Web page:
To the extent that there has been a diminution in the public’s faith in the democratic process, the government is probably more to blame than the corporations. Earmarks, special tax breaks, the dispersal of government goodies and baddies – these types of actions harm democracy much more. McCain Feingold was never about regular citizens. It was a creature of the Beltway. There was no great call from the hinterland to get money out of politics.
I don’t think democracy will be diminished as a result of the ruling. What we could see is more ads like the Swift Boats ads during the 2004 presidential campaign or the Hillary movie. But the way the law stood, some government bureaucrat could have simply banned books that were critical of a political candidate in an election year. That would have been far worse.
FP: In part, there is a partisan argument here. Democrats complain that if you make it easier for corporations t o spend money in political campaigns, you empower Republicans, since the Left considers corporations and Republicans natural allies.
Shapiro: I think that argument is laughable. It’s not at all clear which party would benefit from this ruling. Corporations are highly strategic about what they do with their money. It’s because they want political influence that they donate money to both parties. Goldman Sachs gave more money to Barack Obama than to any other candidate in the last election cycle. They were the number-one donor to his campaign. You could go down the list of Fortune 500 companies and find similar contributions. So when Obama rails that this ruling will help Wall Street, it’s a little rich. He set the record for donors from big companies.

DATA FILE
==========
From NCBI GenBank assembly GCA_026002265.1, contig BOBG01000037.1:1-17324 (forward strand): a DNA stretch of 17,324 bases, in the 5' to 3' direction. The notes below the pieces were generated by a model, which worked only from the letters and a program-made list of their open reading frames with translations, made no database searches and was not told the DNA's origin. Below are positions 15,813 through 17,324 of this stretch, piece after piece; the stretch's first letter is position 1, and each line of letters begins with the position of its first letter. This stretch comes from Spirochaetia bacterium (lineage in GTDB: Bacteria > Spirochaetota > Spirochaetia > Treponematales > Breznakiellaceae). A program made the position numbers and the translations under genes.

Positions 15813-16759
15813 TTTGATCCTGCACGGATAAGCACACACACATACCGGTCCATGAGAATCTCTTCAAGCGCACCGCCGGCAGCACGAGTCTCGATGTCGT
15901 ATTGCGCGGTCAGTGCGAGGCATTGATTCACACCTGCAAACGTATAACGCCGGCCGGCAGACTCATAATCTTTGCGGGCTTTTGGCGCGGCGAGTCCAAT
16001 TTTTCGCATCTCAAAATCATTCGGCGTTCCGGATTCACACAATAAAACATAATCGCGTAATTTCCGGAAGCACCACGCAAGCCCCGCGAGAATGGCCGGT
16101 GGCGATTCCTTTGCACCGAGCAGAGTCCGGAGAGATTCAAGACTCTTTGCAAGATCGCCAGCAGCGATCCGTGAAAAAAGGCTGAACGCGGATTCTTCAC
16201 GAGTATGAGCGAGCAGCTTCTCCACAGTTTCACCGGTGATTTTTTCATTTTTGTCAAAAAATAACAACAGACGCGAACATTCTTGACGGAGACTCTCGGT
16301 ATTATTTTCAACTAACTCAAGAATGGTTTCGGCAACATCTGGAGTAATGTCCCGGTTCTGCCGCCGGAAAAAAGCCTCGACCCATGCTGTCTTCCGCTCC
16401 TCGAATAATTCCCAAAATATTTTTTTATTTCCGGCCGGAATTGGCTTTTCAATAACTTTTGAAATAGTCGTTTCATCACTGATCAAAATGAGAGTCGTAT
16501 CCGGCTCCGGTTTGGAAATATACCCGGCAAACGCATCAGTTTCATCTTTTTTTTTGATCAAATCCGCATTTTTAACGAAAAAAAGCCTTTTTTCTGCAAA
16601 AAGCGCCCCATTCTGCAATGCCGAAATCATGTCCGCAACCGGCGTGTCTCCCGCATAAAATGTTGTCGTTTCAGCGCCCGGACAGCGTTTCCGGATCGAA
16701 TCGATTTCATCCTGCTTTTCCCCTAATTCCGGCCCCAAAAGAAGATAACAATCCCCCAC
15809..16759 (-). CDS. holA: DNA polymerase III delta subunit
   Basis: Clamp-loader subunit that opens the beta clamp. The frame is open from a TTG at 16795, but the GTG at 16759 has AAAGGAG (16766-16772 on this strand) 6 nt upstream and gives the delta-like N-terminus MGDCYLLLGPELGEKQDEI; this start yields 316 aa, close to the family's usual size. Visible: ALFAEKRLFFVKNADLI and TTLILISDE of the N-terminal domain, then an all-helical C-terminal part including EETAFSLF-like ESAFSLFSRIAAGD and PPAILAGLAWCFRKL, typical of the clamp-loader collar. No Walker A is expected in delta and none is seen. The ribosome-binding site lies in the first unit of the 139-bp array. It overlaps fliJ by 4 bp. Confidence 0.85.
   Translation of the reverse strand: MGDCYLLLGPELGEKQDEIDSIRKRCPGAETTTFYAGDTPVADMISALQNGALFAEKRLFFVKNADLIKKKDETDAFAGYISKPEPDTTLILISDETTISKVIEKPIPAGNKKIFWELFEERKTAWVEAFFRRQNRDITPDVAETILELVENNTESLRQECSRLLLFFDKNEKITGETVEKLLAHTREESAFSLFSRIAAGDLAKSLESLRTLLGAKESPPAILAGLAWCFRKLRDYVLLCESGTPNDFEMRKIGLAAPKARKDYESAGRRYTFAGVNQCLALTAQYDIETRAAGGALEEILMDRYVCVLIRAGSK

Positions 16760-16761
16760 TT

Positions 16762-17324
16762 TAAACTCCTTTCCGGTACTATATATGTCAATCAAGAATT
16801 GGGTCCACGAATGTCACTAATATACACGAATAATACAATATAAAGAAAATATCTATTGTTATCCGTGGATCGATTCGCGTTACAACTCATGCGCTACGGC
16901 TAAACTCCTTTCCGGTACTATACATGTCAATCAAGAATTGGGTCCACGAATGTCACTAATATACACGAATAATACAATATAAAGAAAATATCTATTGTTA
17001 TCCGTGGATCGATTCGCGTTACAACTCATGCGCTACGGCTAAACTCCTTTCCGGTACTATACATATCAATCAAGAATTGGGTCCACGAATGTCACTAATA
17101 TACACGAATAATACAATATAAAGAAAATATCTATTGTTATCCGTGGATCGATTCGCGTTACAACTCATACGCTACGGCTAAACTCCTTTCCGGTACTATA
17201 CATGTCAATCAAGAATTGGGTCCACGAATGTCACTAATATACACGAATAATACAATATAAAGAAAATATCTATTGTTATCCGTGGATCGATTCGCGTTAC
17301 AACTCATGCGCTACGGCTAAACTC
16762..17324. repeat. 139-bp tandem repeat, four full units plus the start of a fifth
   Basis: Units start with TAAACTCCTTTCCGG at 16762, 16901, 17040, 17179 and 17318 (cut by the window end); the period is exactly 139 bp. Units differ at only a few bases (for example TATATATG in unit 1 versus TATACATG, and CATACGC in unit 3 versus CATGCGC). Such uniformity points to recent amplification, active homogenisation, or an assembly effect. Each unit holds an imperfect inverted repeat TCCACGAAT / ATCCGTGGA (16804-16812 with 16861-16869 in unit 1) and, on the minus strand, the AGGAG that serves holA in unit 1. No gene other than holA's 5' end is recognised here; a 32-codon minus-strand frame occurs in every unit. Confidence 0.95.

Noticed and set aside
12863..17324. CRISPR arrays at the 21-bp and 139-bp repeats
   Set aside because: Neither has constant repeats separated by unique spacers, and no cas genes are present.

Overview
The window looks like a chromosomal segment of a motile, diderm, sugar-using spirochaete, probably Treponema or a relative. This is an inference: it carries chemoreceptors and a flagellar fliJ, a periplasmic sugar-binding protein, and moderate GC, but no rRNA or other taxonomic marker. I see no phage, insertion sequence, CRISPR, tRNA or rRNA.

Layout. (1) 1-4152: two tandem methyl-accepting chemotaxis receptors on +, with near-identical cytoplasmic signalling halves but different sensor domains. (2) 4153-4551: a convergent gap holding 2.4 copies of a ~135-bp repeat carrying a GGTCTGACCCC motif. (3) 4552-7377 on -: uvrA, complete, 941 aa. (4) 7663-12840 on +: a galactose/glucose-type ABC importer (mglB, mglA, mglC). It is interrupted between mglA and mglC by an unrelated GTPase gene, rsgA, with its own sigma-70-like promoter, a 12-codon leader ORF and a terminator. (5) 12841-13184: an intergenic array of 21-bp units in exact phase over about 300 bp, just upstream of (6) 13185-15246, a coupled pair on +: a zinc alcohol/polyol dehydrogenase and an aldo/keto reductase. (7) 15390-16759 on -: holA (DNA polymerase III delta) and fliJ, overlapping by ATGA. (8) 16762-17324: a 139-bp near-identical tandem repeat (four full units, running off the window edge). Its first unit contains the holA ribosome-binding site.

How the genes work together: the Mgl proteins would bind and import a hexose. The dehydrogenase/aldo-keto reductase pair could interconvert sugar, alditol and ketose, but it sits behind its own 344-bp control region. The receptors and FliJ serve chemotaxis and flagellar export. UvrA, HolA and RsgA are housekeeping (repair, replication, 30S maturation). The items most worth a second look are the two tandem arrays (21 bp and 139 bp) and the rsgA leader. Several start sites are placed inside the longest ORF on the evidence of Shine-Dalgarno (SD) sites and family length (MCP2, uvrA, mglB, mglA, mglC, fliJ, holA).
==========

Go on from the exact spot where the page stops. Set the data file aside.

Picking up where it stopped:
FP: Another common claim among critics of the ruling is that corporations don’t deserve the same First Amendment rights as individuals.
Shapiro: No one is saying that corporations are human beings. But corporations are groups of private individuals who have legal rights. Take Front Page magazine. It’s not an individual. But the government can’t raid your office and just seize your computer. That would be a violation of the Fourth Amendment. Similarly, corporations have First Amendment rights. Think of it this way: George Soros can spend as much as he wants in an election, but if you and a hundred other people get together to spend your money, suddenly, that can’t work. Individuals don’t lose their rights just because they come together to magnify the effects of their donations.
FP: Some claim that this decision bespeaks a political agenda of the court’s conservative majority, that the court had no business hearing the case and seized on it for political purposes.
Shapiro: Justice Roberts has actually addressed this point in his concurring decision. In legal doctrine, you have something called stare decisis, which means that you don’t reverse a precedent even if it’s wrong. People rely on legal precedent. But in this case the precedent was not that old. On top of that, no one relies on having less speech. No one says, ‘I have an interest in self-censorship.’ The court used the smaller issue of the Hillary film to get at the larger issue of how free speech can be regulated. The court is acting properly when it upholds the Constitution.